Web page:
Who Goes Where and Why: An Overview and Analysis of Global Educational Mobility. Caroline Macready and Clive Tucker (2011). New York: IIE and AIFS Foundation. ISBN-13: 978-0-87206-342- 6, $39.95, pp. 154
The number of international students and scholars studying and working in a culture beyond their own has significantly increased in past few years. The mobility of students and scholars bring a diverse and global educational exchange of cultures, ideas, and technological innovations to the culture of colleges and universities. In this context, Who Goes Where and Why, written by Caroline Macready and Clive Tucker (2011), is a significant contribution to the field of international student mobility and study abroad. In this book, the authors analyze the trends of students on why and how they study overseas, and how the national policies of hosting and sending countries affect the decisions of those mobile students. The authors also describe the Exchange Visitor Program in the United States by analyzing the 2010 data from the U.S. Department of State's Bureau of Educational and Cultural Affairs.
The book is organized into two parts. The first part includes five chapters on global educational mobility and the second part deals with international student mobility in the United States. Chapter 1 describes the physical flows of internationally mobile students across national borders. Based on the Open Doors data, this chapter answers the question "Why is student mobility important?" from the perspectives of students, hosting institutions and national governments. Chapter 2 reviews international mobility at the tertiary level in the United States, the United Kingdom, Germany, France and other several countries where students pursue higher education. This chapter also includes recent trends in origins and destinations of international students in Asia, North America, Europe, Arab States, and Africa.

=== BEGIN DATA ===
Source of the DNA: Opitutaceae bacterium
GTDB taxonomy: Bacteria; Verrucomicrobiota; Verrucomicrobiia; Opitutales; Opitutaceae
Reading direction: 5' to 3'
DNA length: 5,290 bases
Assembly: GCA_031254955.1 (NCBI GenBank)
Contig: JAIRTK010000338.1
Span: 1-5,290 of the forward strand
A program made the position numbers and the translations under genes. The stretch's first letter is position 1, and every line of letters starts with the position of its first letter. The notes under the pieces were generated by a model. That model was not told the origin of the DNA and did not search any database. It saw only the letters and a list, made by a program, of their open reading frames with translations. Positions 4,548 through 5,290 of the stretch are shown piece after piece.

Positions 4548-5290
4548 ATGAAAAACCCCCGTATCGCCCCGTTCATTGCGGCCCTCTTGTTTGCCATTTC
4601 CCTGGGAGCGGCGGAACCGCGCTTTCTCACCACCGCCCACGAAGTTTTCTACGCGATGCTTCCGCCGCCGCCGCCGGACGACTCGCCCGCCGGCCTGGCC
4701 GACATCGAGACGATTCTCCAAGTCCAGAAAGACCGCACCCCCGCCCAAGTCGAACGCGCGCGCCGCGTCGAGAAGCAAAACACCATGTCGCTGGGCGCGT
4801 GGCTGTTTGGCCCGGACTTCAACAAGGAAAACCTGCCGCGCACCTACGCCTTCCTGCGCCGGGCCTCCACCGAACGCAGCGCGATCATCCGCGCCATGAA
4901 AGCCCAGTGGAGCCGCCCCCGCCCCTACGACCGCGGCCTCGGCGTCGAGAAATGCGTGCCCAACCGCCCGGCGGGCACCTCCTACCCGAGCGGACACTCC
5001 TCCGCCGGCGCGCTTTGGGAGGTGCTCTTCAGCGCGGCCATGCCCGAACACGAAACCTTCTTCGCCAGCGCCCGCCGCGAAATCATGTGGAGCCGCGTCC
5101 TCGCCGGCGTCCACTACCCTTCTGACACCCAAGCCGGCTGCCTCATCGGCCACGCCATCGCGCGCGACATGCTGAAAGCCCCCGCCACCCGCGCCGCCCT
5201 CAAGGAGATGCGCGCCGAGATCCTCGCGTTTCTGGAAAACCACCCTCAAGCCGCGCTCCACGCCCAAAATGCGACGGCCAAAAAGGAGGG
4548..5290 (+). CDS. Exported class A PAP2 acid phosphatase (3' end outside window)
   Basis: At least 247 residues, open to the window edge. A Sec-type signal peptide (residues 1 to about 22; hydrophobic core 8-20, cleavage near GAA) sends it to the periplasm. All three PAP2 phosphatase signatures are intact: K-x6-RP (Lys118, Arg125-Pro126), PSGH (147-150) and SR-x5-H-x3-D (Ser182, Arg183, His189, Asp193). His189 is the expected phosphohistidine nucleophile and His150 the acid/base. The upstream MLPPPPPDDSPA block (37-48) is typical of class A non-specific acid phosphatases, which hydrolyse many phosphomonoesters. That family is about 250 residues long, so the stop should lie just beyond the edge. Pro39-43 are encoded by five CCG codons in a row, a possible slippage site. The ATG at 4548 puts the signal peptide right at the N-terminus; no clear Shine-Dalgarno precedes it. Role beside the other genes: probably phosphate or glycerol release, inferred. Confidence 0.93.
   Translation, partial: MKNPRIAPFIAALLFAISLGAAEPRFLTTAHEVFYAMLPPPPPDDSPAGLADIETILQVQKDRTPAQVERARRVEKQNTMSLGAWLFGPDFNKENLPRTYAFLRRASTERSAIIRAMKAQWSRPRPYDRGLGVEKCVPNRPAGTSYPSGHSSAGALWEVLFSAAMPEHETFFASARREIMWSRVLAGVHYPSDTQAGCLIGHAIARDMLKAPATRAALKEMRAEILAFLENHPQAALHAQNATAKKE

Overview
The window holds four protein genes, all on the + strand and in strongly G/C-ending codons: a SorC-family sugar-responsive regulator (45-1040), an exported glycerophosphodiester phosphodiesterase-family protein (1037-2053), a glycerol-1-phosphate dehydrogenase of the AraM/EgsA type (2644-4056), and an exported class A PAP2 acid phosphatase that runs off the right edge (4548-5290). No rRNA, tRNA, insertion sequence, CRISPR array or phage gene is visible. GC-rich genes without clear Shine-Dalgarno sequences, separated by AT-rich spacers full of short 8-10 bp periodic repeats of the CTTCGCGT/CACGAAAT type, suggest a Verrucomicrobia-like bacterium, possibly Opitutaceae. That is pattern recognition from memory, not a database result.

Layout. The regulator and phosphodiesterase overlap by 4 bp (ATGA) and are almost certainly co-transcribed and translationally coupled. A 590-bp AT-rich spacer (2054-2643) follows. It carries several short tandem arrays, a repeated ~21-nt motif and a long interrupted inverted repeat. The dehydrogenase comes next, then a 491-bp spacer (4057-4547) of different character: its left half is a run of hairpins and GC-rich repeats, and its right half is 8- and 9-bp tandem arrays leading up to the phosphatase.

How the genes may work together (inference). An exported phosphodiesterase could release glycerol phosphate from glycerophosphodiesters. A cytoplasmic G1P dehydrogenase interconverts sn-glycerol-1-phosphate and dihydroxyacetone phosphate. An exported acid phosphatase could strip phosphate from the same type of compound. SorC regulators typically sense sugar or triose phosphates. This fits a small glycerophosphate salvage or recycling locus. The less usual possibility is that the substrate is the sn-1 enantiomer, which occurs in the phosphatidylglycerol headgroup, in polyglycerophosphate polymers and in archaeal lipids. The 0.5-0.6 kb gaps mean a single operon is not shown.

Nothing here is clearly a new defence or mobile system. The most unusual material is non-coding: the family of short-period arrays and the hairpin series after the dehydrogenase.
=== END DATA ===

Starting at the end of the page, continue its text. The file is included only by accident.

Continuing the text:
Chapter 3 presents information on global student mobility in non-tertiary education i.e. mobility at upper secondary school level, post-secondary school level, and mobility of teachers, staff, and scholars in non-tertiary education into the United States, the United Kingdom, Australia and other non-European countries. Chapter 4 examines "push factors," "anti-push factors," and "pull factors" to understand why students move and how they choose oversea destinations. The authors mention three push factors in student mobility. First, students do not find the quality program at home country. Second, young students wish to study "to broaden cultural and intellectual horizons and improve job prospects" (p. 42). Third, students and scholars choose study abroad to position themselves for the next stage of education or work. Similarly, challenges that students face such as financial impediments or visa difficulties are taken as anti-push factors. For majority of students, pull factors are associated with their study abroad elements such as quality of study and work opportunities, affordable cost, internationally recognized qualifications, helpful visa arrangements and so forth.
Chapter 5 looks at the impact of national policies of 15 of the top destination and sending countries, and how these policies impact college students' decisions on where to study. The featured 15 countries are from Asia (China, India and Japan), Europe (UK, France, Germany, the Netherlands, Spain and Sweden), Oceania (Australia and New Zealand) and Africa (South Africa). …